265374 Development of a Synthetic Biology Approach to Demystify the Target Cryptic Pathway for Novel Natural Product Discovery

Monday, October 29, 2012: 9:06 AM
Westmoreland Central (Westin )
Yunzi Luo1, Zengyi Shao1 and Huimin Zhao2, (1)Chemical & Biomolecular Engineering, University of Illinois at Urbana-Champaign, Urbana, IL, (2)Department of Chemical and Biomolecular Engineering, Department of Chemistry and Biochemistry, Institute for Genomic Biology, University of Illinois at Urbana-Champaign, Urbana, IL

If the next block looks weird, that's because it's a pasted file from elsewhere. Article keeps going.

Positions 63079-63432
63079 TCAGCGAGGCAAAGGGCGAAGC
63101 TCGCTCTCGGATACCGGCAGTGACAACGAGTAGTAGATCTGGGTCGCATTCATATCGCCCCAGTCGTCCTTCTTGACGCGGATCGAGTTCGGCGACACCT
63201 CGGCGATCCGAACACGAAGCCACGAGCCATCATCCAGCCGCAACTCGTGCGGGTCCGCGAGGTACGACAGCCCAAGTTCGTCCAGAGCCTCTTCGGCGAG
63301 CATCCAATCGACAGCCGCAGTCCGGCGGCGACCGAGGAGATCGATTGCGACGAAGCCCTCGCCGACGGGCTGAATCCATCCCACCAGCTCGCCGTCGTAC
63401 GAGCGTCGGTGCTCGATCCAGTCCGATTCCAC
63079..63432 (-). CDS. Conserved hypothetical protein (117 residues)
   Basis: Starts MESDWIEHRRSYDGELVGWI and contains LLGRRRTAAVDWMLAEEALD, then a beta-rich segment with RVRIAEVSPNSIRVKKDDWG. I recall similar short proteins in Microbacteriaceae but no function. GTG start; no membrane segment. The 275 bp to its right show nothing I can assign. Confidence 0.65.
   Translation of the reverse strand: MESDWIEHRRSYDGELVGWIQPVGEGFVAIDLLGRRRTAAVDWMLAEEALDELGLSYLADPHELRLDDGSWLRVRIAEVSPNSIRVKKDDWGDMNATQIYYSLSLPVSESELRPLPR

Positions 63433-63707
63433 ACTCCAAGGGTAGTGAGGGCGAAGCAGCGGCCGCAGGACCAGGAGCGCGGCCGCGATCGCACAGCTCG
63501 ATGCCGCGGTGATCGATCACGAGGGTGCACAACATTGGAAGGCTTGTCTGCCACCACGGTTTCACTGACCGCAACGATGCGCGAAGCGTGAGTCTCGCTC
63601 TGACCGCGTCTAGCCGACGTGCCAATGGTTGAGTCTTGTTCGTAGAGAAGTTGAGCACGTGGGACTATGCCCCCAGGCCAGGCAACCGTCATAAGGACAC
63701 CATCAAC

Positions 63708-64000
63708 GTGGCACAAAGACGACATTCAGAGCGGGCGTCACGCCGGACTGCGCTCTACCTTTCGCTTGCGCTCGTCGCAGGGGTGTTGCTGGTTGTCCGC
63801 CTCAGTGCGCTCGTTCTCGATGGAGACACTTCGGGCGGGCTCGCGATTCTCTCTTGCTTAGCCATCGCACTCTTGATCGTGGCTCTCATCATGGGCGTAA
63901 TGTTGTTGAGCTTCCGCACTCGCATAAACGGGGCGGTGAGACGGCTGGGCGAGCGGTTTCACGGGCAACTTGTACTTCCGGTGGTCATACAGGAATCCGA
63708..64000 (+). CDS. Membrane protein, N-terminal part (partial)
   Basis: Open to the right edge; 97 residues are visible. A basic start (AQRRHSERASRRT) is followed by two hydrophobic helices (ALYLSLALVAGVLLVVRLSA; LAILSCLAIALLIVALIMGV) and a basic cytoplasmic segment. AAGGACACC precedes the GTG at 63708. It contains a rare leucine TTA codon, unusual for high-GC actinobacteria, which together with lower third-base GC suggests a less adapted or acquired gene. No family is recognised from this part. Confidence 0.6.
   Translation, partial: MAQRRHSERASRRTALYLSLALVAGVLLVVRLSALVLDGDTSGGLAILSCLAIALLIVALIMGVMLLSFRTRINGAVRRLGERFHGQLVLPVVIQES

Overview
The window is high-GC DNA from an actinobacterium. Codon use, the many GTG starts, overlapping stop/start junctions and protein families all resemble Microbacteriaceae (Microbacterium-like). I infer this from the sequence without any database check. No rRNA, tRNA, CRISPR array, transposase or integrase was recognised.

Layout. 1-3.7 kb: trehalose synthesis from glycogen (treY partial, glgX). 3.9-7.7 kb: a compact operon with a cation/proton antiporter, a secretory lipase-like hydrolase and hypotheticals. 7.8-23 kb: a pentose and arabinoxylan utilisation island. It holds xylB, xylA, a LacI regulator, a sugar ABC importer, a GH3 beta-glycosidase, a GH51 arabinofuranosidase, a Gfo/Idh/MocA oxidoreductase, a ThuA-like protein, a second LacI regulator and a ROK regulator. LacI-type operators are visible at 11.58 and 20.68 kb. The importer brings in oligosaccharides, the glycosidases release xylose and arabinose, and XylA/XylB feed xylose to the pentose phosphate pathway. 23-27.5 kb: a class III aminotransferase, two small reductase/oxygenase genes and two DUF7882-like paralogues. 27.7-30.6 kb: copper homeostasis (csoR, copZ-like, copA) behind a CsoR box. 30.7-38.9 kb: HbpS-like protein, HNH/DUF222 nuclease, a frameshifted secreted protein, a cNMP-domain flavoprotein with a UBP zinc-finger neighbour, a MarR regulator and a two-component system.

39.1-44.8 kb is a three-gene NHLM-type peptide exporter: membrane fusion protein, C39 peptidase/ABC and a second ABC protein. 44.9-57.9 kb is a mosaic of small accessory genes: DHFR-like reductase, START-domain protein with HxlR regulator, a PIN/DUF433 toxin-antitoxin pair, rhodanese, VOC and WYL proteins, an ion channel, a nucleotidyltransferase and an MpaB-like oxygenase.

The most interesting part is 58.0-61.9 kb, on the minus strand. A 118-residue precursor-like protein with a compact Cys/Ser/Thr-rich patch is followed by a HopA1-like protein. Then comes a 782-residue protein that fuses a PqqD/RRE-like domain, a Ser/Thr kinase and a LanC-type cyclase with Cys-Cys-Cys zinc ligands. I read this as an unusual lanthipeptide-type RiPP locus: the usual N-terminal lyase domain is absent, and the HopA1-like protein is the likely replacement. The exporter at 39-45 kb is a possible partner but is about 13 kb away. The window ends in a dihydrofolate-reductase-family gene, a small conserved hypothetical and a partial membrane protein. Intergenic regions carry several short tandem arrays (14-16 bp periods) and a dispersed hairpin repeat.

The increasing availability of whole genome sequences has revised our view of the metabolic capabilities of microorganisms. Analyses of more than 500 microbial genome sequences currently in the publicly-accessible databases have revealed numerous examples of gene clusters encoding enzymes similar to those known to be involved in the biosynthesis of many important natural products. We recently developed a highly efficient one-step method, so-called “DNA assembler”, for rapid construction of a multi-gene biochemical pathway via in vivo homologous recombination in Saccharomyces cerevisiae. Here we combined this synthetic biology approach with metabolic engineering to study cryptic biosynthetic pathways. As proof of concept, one pathway from Streptomyces griseus, SGR810-815, containing a PKS/NRPS hybrid gene and several genes encoding potential tailing enzymes, was chosen as a model system. To decipher this target gene cluster, a library of promoters with different strengths was discovered and characterized and the promoter-gene cassettes were assembled by using DNA assembler. Verified constructs were selected and transformed into Streptomyces lividans for heterologous expression of the target gene cluster. qRT-PCR was used to track the transcription of each gene. It was found that the original gene cluster showed poor expression of every gene and the native promoter(s) were inactive. In contrast, our refactored gene cluster showed enhanced levels of gene expression for each gene and the levels were comparable to the native producers’. LC-MS analysis of the cell extracts from the constructs indicated that a peak with molecular weight of 510 may be the potential product of the gene cluster. The compound was purified and the structure determination by NMR is in progress. Meanwhile, gene deletion was performed to elucidate the biosynthetic mechanism of the target pathway and the minimal set of genes involved in the target pathway.

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